‘Technology to Drive Enriched Patient Experience in 2024’

Dr Rakesh Gupta

The Indian healthcare sector is one of the fastesThe Indian healthcare sector is one of the fastest-growing industries and is expected to advance speedily during 2019 – 2024.t-growing industries and is expected to advance speedily during 2019 – 2024.


Aging and growing population, greater prevalence of chronic as well as lifestyle diseases, exponential advances in innovation, advent of digital technologies, growing health awareness, vital government initiatives and changing attitude towards wellness and preventive healthcare is expected to uplift healthcare services demand in the future.


Healthcare in India has undergone huge transformation in last two decades, attaining an advantage over its associates in the West in terms of cost for high-quality medical services offered. The affordable medical services have resulted in a growth in the country’s healthcare tourism, attracting patients worldwide and making India, the new ‘Medical Tourism Destination’.


Moreover, the nation has also emerged as a hub for R&D activities for international players due to its relatively low priced drugs, devices, medical equipment, and clinical research.


The coming decade is going to witness another revolution in the healthcare across the globe, so as in India due to increasing adoption of technologies like Electronic Medical Record (EMR), Business Intelligence (BI), and Artificial Intelligence (AI) that will help the organisations to streamline their operation and improve organisational efficiency making it less dependent on ‘Manpower’.

The use of ‘Telemedicine’ and ‘Electronic ICU’ concept has already made an impact for better accessibility of healthcare in remote areas.

Healthcare providers are also focusing on the technological face of healthcare delivery in order to standardise the quality of service delivery, control cost and improve patient engagement. Digital-based Health Awareness, Electronically acquired Medical Record, Mobile Healthcare are some of the technologies gaining wide acceptance in this sector.


The government aims to develop India as a global healthcare hub by initiating several policies supporting affordable healthcare.

An initiative like ‘PPP – Public Private Partnership’ is going to evolve as another service delivery model by the state. As per PPP, the infrastructure in terms of land and building is provided by government – which it has in plenty and mostly lying idle, equipment skilled manpower along with day to day operation offered by the private partners, making it a win-win situation for all.

The scheme is already running successfully in many states & districts, in field of diagnosis imaging, dialysis and much more.

The ‘Quality Council of India’ has initiated the standardised healthcare which is a good step for allopathic clinics, small healthcare organisation, eye centers and private & government hospitals.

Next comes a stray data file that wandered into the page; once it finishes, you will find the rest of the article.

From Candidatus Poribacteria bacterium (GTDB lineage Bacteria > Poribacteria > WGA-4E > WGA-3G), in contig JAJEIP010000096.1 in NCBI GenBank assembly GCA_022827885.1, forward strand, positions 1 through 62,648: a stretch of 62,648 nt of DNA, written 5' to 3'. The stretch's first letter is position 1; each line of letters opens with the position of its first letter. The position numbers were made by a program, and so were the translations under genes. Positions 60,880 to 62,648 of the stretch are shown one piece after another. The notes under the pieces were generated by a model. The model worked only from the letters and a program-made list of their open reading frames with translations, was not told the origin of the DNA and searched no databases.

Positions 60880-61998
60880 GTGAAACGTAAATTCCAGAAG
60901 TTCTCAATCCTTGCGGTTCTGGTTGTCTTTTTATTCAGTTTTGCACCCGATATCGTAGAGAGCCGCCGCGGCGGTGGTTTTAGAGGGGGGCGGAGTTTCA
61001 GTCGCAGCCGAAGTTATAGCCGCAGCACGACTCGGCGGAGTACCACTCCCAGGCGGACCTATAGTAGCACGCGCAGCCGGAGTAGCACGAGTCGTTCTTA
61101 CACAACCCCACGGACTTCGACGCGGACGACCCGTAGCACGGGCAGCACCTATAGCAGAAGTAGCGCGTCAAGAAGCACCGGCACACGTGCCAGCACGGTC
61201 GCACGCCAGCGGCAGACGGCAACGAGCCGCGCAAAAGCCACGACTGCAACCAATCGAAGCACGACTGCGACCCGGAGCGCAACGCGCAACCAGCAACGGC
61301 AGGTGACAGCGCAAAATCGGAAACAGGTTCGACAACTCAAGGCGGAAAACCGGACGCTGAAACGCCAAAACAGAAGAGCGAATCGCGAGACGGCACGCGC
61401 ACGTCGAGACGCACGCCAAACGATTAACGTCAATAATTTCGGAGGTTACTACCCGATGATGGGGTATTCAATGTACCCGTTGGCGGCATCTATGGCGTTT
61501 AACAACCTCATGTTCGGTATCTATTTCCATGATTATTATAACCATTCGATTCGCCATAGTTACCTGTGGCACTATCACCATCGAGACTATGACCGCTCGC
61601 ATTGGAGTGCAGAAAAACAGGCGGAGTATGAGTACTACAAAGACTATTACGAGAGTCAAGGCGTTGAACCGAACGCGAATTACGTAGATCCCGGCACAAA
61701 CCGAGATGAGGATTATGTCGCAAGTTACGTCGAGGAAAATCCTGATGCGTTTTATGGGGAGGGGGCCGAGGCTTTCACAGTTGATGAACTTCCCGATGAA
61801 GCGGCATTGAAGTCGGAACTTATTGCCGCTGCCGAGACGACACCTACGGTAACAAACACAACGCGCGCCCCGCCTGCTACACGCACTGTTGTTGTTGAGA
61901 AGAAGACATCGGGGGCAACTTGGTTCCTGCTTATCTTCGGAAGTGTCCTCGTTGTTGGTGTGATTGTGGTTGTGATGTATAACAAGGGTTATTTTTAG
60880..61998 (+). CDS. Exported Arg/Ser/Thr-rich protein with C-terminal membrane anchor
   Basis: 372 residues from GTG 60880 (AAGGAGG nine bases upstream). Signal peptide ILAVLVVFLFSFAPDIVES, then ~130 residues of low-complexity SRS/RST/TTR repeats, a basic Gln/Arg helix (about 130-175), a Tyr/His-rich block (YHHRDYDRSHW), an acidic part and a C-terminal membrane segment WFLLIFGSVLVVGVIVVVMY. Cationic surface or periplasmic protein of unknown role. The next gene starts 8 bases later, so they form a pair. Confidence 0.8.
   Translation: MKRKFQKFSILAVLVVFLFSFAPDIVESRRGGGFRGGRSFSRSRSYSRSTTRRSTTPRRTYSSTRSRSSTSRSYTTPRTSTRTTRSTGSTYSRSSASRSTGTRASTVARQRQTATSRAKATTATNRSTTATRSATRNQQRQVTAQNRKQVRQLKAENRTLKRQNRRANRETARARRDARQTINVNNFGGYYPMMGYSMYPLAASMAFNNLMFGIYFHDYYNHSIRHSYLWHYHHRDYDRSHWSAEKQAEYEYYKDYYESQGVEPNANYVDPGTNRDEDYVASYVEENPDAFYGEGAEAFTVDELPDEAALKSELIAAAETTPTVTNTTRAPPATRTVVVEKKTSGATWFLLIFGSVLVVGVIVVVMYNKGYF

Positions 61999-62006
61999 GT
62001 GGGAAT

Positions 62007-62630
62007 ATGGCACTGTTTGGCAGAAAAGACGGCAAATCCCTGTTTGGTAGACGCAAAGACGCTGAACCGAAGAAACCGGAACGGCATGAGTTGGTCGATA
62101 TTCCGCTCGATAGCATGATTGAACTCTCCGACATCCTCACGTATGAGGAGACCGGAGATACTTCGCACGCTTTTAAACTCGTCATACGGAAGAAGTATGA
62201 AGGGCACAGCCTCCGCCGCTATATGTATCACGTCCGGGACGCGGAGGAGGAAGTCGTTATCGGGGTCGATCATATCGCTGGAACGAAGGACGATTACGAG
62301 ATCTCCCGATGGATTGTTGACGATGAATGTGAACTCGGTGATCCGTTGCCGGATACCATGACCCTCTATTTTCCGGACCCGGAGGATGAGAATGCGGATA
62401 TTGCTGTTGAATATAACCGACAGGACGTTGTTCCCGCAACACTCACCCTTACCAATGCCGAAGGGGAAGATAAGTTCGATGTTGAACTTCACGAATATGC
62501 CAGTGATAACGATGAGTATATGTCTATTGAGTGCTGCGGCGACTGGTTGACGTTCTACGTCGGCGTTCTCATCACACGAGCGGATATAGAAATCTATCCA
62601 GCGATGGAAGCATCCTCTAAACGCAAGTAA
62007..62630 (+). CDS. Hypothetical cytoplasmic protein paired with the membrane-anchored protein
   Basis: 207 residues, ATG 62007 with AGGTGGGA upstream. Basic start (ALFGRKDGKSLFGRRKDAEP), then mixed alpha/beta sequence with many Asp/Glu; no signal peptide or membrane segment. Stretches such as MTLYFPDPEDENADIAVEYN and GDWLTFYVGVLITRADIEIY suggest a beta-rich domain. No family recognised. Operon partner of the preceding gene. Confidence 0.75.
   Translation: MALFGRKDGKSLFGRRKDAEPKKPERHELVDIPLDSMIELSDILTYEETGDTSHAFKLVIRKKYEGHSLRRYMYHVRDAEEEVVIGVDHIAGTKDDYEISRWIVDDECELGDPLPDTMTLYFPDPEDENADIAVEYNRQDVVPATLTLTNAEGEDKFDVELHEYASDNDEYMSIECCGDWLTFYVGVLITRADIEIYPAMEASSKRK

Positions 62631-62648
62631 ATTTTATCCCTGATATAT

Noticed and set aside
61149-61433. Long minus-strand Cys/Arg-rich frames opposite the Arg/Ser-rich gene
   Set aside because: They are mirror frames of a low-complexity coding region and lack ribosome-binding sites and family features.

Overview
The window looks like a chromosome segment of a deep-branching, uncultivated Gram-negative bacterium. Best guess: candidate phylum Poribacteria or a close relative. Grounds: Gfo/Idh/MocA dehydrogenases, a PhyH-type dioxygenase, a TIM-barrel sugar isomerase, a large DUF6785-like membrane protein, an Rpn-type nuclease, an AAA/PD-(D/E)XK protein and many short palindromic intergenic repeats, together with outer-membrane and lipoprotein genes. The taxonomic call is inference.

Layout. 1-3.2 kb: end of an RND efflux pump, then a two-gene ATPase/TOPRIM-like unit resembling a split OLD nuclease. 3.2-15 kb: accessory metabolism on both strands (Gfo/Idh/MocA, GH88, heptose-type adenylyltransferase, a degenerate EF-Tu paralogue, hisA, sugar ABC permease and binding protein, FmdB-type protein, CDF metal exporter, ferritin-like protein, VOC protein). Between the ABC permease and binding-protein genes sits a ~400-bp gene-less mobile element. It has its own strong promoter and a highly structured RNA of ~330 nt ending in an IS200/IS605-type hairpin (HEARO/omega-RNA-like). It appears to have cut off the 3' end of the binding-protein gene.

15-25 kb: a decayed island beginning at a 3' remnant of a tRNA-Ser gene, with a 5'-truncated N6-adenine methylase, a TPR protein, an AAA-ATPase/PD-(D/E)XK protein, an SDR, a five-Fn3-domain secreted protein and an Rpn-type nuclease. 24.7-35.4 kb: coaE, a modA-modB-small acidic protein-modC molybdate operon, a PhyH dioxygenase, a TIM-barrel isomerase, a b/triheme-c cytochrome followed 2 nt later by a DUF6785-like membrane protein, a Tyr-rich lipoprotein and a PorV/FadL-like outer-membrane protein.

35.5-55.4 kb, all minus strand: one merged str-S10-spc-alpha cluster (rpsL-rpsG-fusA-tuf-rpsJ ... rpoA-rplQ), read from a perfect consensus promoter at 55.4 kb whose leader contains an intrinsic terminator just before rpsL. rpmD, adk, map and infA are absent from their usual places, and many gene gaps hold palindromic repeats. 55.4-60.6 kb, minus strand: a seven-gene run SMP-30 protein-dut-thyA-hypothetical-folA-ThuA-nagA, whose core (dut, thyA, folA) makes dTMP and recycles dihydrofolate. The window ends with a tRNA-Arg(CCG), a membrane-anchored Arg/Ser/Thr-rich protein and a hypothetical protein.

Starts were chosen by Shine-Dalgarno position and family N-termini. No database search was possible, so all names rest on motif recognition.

The government of India is promoting concept of ‘Made-in- India’ which has helped healthcare industry with production of affordable medical equipment at lower cost.


The private hospitals have a strong presence in India’s healthcare sector. It has emerged as a vibrant force in India’s healthcare industry, lending it both national and international repute. Large investments by private sector players are likely to contribute significantly to the development of India’s hospital industry. One important factor contributing to rising medical tourism in India is the population of well-educated, polished, English-speaking medical staff in private hospitals and diagnostic facilities.

Other than essential requirements, private healthcare providers are also making efforts to provide luxurious services. For example: pick and drop services for the patient and luxurious arrangements for patient attendees in the hospital improving the overall experience.

Indian Healthcare Sector is poised to grow and is expected to rank amongst the top three healthcare markets in terms of accessibility and affordability by 2024 considering these factors.


Despite of these bright prospects, India may lag behind because of some obstructions, which must be removed.

Government initiative like ‘Prime Minister Health Scheme – Ayushman Bharat’ along with other state sponsored schemes like CGHS, ECHS etc. provides good access of healthcare to the masses but probably at the cost of medical fraternity which is already paid low as compared to their counterparts across the globe.

Increasing number of medical colleges opened by government, churning out less experienced and low quality doctors initially may make up for the numbers but the deteriorating trend of medical education and the quality of doctors that will be available is a huge concern for senior clinicians in the medical education sectors.

Government can and should definitely help in evaluating the price of drugs and medical devices, but the official charges of any medical service should commensurate with the skill and experience of the doctor and the complexity of the procedure.

The standardisation of healthcare is much required, although its being tried by other government agencies but it is full of anomalies and absurd rate pattern forbidding the good players to participate in the schemes.

Writer is Dr Rakesh Gupta, Chairman, Sarvodaya Hospital Group, Faridabad.

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